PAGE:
I am coming to Washington D.C. to Occupy the Department of Education this April because our public schools in Pennsylvania have lost $2 BILLION these past two years. Draconian state budget cuts of this magnitude are only possible when people stop believing in public education as a public good. Too many in this country have been swayed by the national narrative of “failing public schools” and taken in by the false promises of the corporate-reform movement with its seductive rhetoric of competition, choice, and accountability. But the implementation of those ideas has meant widespread privatization and out of control high-stakes-testing, causing real harm to our students, our teachers, and our schools. And poor kids — and students of color, in particular — have been harmed the most.

Here in Pennsylvania, our students have lost nearly 20,000 of their teachers; they’ve lost music, art, library, foreign languages and even tutoring and Kindergarten programs; kids are in classrooms with 39 students; and they are spending more and more of their precious time on testing and test-prep. Meanwhile, some of the deepest pockets on the planet have been dumping millions of dollars into our state through superPACs to get voucher laws and other privatization policies passed; ALEC has been writing our state legislation; four of the state’s top donors to political campaigns this past fall had direct ties to charter schools; and school districts in five Pennsylvania cities are literally circling the drain, on the verge of total collapse.

But there is hope. A grassroots movement of volunteer parents, students, teachers, and community members has been fighting back, educating itself on the issues, reaching out to learn from and work with others, and connecting to groups all over the country. I am coming to Occupy the DOE because in studying the history of social movements I have come to understand that ordinary people, acting together, make real change happen. I am coming to Washington D.C. to stand on a street corner with all of you to shout, “Public education is a public good!”

Time’s Up

Pencils down. No more filling in bubbles. The time has come to opt out of high stakes testing. Students in Pennsylvania start taking the PSSAs next week. That means everything on the classroom walls and in the halls must come down, turning our schools into drab, warehouse-like spaces for the next two months. Heaven forbid a student goes to the bathroom during a high-stakes-test and sees a colorful poster in the hallway that helps her fill in a bubble.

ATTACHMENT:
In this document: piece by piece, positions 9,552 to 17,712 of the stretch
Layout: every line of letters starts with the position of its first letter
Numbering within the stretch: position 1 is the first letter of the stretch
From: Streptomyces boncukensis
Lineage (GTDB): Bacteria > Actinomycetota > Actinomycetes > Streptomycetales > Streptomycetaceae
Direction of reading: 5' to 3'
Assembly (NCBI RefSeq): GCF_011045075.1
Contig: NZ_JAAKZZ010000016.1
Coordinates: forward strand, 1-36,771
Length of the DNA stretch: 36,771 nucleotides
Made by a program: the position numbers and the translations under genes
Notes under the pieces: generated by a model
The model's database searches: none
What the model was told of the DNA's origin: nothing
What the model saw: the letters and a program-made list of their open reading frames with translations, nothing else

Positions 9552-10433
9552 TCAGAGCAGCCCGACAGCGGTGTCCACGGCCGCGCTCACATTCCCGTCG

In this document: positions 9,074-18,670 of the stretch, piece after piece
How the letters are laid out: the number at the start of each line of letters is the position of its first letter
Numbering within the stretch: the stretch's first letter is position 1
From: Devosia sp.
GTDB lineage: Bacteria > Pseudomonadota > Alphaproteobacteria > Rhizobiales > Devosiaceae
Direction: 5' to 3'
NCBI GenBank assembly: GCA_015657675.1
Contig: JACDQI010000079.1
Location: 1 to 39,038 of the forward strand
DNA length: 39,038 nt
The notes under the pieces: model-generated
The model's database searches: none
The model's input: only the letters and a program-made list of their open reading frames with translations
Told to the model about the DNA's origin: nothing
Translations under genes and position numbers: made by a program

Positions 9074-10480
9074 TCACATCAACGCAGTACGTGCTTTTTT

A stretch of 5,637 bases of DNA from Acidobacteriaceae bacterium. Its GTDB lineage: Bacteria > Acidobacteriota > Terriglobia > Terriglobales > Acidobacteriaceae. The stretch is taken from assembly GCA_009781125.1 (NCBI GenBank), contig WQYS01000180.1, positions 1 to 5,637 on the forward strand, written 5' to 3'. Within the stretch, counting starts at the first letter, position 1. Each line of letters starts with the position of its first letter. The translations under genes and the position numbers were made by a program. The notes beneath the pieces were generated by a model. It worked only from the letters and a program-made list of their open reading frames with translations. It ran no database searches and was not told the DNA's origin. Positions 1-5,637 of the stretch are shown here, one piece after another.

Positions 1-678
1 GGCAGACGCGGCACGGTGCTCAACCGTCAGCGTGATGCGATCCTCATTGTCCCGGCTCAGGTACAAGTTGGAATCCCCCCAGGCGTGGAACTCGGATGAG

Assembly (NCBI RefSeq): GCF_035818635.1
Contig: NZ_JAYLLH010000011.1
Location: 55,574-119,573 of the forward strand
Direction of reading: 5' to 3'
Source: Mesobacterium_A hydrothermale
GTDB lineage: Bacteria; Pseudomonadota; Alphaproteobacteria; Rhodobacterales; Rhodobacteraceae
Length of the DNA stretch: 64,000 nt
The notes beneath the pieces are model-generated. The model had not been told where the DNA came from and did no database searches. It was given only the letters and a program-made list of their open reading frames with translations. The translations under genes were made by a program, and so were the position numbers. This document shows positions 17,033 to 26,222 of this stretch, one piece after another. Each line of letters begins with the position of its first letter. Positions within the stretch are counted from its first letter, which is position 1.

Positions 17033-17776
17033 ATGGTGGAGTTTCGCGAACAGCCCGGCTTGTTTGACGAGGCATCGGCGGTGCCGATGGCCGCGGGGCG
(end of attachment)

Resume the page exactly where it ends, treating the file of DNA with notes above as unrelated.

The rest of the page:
TEST DATE GRADES
PSSA WRITING MARCH 11-15, 2013 5, 8, 11
WRITING MAKE UPS MARCH 18-22, 2013 AS NEEDED
PSSA MATH AND READING APRIL 8-19, 2013 3-8, 11
PSSA-M* MATH AND READING APRIL 8-19, 2013 4-8, 11
PSSA SCIENCE APRIL 22-26, 2013 4, 8, 11
PSSA-M* SCIENCE APRIL 22-26, 2013 8, 11
MATH, READING, AND SCIENCE MAKEUPS APRIL 29-MAY 3, 2013 AS NEEDED
*modified for some special education students

High-stakes-tests like the PSSAs are not about student learning. And they are certainly not quality assessments: the tests themselves are riddled with problems, continue to be highly culturally biased, and the results are not even reported until the next fall. This is not meaningful data for teachers to use in teaching their students, and it’s not meaningful data for parents interested in how their children are doing in school. What these tests do instead is create a culture of failure and blame: accusing our teachers of poor performance when students do not do well, and then labeling our schools as failures, and threatening to close them down.

Those who choose to opt their children out of high-stakes-testing are not opposed to quality assessment. Teachers need to give tests so they know what students are learning. The problem is the high-stakes in high-stakes-testing, which has radically changed education over the past decade. Under the mandates of the No Child Left Behind (NCLB) act, high-stakes testing has effectively created the system of “teaching to the test” and “canned curricula.” Teachers have far less control over their classrooms, while students spend more and more time preparing for tests and practicing test-taking skills. Ironically, the impact has been an actual decrease in real learning. While students have mastered test-taking skills, they are not mastering content.

We have watched high-stakes-testing dramatically narrow our school curricula with its laser focus on reading and math. To be sure, these are essential skills but students have lost music, art, foreign languages, history, science, and much more in the quest for higher standardized test scores in these two areas. The Great Recession has exacerbated the situation as schools faced massive budget cuts and were forced to eliminate programs, keeping only those classes that would be measured on the tests. And the stakes are so high – with teacher’s being evaluated on test scores and schools threatened with closure – that now we have a plague of cheating scandals as desperate students, teachers, school districts, and even states try to game the system. Just this past fall, Pennsylvania’s own state secretary of education got caught trying to cheat.

These high-stakes-tests have created a perverse system that is actually harming our kids. In the past year, I have heard countless stories from teachers about the damage they are required to inflict on our children – special education students forced to take these tests with no accommodations, literally banging their heads bloody on their desks in frustration. Or students hiding under their desks sobbing in tears upon receiving test results that seem to suggest they are “stupid.” Or children with stress-related stomach problems and insomnia from the pressures they feel from schools and administrators. And teachers stepping into the hallways to cry, dry their tears, and go back into their classrooms to do what their jobs tell them they must do but they know is wrong. (The final clincher for me personally in deciding to opt my children out of high-stakes-testing came when I read Sheila May-Stein’s account of administering these harmful tests and this piece by Katie Osgood, who teaches special education in a Chicago psychiatric hospital.)